I wasn’t going to write anymore about Slutwalk this week; especially after Slutwalk London came out on the side of rape apologists. Then, in the it never rains, but pours construction of life, I came across this piece of nincompoopery in the Huffington Post. Yes, Coco Khan claims to be aware of the criticisms surrounding Slutwalk and chose to attend in spite of her misgivings. But, I’m struggling to see how one can claim to be aware of the criticisms and support of Slutwalk and then write this:
I didn’t stay long, I was too angry, hurt and disappointed – it’s the same feeling as watching your underdog football team (Feminism FC) get all the way to cup finals and then crash and burn because they still hadn’t ironed out that formation problem from Round 1. It was the liberal and constant use of the word ‘victim’ that infuriated me, it was the speeches that assumed Assange did it, like a speech the year before assumed DSK did too.
It was the insipid use of facts such as ‘93% of rapists get away with it’ as though every single man accused was guilty. Feminism isn’t about assuming every accused man is a rapist. It’s about equality, and freedom, or specifically fair trials and fair treatment. I was equally upset to see a youthful crowd, a new generation of feminists whose interest had been piqued, being completely misdirected. It’s important to stand around and cheer, to raise our firsts in the air, to weep at the tales of the people we fight for and be inspired by them too. But it’s also important to get organised.
I mean, where do you even start? Yes, 93% [give or take a few percentage points] of men accused of rape are never convicted of rape but, that’s because we live in a rape culture where men are constructed as victims of lying whores. Thing is most men accused of rape are guilty of rape. They may not be found guilty in a court of law but that’s because the law’s an ass. Very few accusations of rape are false. Even the government and the FBI, neither of whom are hotbeds of radical feminism, agree with these statistics. So, why would any woman write anything so utterly ridiculous? Did Khan completely fail to see how offensive and arrogant that is to rape victims? Last time, I checked feminism was about the liberation of women from male violence and equality, fair trials and fair treatment for women [and children] who were raped or otherwise sexually assaulted. It is they who get unfair treatment in the criminal justice system. Not rapists. I genuinely can not express how unbelievably angry I am at that.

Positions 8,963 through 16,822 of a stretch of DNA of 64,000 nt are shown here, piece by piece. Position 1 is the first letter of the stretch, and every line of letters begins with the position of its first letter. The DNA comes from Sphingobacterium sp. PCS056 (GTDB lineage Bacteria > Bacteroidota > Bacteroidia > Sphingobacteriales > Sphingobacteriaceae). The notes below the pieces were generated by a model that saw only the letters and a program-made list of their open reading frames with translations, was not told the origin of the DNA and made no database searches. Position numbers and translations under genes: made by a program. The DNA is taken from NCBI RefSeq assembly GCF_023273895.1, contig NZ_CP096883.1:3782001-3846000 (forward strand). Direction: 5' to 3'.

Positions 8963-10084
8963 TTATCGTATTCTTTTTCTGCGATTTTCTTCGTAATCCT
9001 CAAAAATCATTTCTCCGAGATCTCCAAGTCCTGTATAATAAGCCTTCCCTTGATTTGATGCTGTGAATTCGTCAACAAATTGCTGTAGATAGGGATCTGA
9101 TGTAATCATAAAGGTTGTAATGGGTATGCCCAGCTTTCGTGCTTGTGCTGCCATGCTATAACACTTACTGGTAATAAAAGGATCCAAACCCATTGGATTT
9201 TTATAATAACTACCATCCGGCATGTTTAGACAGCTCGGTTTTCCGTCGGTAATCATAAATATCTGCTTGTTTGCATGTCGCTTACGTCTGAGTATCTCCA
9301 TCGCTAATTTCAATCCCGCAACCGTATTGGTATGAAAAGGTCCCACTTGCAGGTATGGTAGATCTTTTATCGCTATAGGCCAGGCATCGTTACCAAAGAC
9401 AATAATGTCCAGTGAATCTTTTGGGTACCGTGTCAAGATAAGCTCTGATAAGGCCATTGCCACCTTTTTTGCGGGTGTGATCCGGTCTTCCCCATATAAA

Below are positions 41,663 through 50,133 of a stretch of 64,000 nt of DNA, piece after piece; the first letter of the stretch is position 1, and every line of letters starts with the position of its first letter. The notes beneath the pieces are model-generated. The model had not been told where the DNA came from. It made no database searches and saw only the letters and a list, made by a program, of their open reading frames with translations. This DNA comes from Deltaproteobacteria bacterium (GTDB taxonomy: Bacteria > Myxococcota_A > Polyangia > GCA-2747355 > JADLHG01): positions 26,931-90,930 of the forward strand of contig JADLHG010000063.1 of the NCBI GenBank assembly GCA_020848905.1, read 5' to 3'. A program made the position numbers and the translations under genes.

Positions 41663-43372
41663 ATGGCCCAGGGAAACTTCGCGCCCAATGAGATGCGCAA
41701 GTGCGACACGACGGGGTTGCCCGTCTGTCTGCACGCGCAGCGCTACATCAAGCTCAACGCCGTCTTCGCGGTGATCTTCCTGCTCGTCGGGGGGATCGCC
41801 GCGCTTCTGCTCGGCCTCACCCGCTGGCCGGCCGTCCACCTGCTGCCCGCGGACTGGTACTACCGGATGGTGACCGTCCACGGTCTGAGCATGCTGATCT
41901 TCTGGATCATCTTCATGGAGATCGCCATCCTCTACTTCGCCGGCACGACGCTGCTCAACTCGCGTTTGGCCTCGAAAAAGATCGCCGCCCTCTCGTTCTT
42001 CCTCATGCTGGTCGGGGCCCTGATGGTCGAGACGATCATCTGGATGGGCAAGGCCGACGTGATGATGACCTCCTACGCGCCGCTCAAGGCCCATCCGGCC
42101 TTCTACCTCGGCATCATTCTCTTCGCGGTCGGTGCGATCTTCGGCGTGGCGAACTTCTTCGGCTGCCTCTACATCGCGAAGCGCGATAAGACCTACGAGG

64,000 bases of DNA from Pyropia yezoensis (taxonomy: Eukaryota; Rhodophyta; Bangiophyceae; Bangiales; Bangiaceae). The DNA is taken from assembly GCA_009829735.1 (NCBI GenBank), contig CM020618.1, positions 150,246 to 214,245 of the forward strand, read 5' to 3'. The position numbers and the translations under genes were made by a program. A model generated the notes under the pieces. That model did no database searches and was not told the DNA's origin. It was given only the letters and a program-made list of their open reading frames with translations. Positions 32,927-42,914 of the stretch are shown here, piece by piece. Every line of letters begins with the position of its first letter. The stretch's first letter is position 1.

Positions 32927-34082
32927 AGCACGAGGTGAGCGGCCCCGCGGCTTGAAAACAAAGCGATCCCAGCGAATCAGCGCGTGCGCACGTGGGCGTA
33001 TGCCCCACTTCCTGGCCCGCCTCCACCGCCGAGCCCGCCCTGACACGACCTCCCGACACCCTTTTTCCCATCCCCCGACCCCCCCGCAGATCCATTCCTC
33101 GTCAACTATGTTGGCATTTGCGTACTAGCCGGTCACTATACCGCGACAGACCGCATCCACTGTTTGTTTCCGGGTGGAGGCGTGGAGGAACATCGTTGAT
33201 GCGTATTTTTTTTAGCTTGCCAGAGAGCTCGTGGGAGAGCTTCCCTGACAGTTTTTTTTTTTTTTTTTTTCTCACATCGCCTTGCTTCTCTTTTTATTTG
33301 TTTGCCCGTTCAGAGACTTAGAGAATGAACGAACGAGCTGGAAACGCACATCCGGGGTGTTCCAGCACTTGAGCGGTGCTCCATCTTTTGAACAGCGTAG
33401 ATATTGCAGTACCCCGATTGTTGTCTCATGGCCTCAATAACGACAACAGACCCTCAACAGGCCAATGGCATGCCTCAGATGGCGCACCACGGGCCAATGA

As for the references to Julian Assange and Domique Strauss-Khan, well, they were kind of obvious weren’t they? Imagine an anti-rape demonstration not mentioning the two most famous rape trials of the past two years? Two cases involving powerful, wealthy, white men where the men have been constructed as victims of some sort of evil feminist conspiracy because both self-define as liberals. It is the very rape myths surrounding these trials that Slutwalk is attempting to address. Yeah, I don’t agree with the way Slutwalk is addressing the issue by using the word slut, but, FFS, criticising an anti-rape demo for talking about rape cases is beyond stupid.
And, yes, I’m sure the speakers at the rally used the word victim constantly. Just as I’m sure some of them will have used the word survivor constantly. Women who were raped are more than within their rights to define themselves as victims or survivors as they see fit. There is debate within the feminist and other anti-rape movements about which word is more applicable but Khan doesn’t seem to be addressing this debate. She seems to be dismissing the idea that many women are victims and/or survivors of sexualised violence. It’s a very odd statement to make.
And, the “it’s time to get organised” bit, is, well, weird. Isn’t that exactly what Slutwalk was doing: organising a feminist demonstration. Giving women a place to share their stories
What Slutwalk has achieved can never be disregarded. It energized a growing and inexplicable discontent amongst women and directed it in a way that academia never could. It stopped preaching to the choir and took it the streets. For all its flaws in its punchy, explosive name, the reality is no one will come to a rally that sounds like an essay and Slutwalk should keep doing what they are doing. But this event is not enough to carry the bright flame of feminism single-handedly; two chapters in, the story has barely begun.
Yep, I’m a big supporter of the whole moving away from Slutwalk into more critical discussions of rape culture but I’d prefer to start by moving away from the premise that most women lie about rape and most men accused of rape are victims of an evil conspiracy. Could just be me though. Doing that whole over-thinking thing feminists are always being accused of.